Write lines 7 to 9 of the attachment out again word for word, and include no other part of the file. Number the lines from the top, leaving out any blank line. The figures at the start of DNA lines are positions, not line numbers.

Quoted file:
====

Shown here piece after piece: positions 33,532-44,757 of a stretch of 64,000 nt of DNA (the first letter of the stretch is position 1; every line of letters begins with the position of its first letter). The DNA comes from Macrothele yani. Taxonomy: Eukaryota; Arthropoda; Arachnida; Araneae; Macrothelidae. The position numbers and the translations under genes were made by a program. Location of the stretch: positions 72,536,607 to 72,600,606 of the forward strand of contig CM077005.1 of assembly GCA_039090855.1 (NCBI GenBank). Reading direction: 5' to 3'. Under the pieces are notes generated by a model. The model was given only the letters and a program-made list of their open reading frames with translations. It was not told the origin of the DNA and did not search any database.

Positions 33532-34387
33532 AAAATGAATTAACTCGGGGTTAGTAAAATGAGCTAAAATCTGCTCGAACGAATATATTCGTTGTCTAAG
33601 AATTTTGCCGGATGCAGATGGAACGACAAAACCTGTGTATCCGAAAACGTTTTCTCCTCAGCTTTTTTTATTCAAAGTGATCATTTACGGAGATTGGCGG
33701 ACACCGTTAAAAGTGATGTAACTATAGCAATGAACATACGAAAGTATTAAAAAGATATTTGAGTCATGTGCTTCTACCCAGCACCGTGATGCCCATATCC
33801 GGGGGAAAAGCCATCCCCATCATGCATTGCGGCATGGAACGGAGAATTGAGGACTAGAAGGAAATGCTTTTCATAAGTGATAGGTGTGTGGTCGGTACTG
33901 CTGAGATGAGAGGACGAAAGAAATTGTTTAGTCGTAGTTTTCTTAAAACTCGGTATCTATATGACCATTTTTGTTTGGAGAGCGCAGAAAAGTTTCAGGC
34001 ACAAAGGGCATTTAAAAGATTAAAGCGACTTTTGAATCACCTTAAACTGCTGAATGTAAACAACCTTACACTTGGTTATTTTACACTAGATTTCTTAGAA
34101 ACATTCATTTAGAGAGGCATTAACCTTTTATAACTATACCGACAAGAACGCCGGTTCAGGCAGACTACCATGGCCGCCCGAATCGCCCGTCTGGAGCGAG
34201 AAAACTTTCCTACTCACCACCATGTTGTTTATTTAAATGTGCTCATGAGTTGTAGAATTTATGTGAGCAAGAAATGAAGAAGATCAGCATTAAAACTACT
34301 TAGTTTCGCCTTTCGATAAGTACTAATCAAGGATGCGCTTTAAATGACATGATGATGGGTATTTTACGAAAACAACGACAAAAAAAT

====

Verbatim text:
33901 CTGAGATGAGAGGACGAAAGAAATTGTTTAGTCGTAGTTTTCTTAAAACTCGGTATCTATATGACCATTTTTGTTTGGAGAGCGCAGAAAAGTTTCAGGC
34001 ACAAAGGGCATTTAAAAGATTAAAGCGACTTTTGAATCACCTTAAACTGCTGAATGTAAACAACCTTACACTTGGTTATTTTACACTAGATTTCTTAGAA
34101 ACATTCATTTAGAGAGGCATTAACCTTTTATAACTATACCGACAAGAACGCCGGTTCAGGCAGACTACCATGGCCGCCCGAATCGCCCGTCTGGAGCGAG